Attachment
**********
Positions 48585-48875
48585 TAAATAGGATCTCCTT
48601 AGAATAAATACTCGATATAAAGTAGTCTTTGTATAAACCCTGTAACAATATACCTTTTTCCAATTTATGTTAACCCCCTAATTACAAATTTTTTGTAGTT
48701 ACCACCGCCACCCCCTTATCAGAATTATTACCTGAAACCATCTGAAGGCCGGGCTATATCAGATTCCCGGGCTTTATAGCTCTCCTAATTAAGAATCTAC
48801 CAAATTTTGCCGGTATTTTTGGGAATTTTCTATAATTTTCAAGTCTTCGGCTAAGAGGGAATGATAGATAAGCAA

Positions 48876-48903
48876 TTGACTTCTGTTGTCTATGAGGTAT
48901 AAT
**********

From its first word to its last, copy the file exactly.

Positions 48585-48875
48585 TAAATAGGATCTCCTT
48601 AGAATAAATACTCGATATAAAGTAGTCTTTGTATAAACCCTGTAACAATATACCTTTTTCCAATTTATGTTAACCCCCTAATTACAAATTTTTTGTAGTT
48701 ACCACCGCCACCCCCTTATCAGAATTATTACCTGAAACCATCTGAAGGCCGGGCTATATCAGATTCCCGGGCTTTATAGCTCTCCTAATTAAGAATCTAC
48801 CAAATTTTGCCGGTATTTTTGGGAATTTTCTATAATTTTCAAGTCTTCGGCTAAGAGGGAATGATAGATAAGCAA

Positions 48876-48903
48876 TTGACTTCTGTTGTCTATGAGGTAT
48901 AAT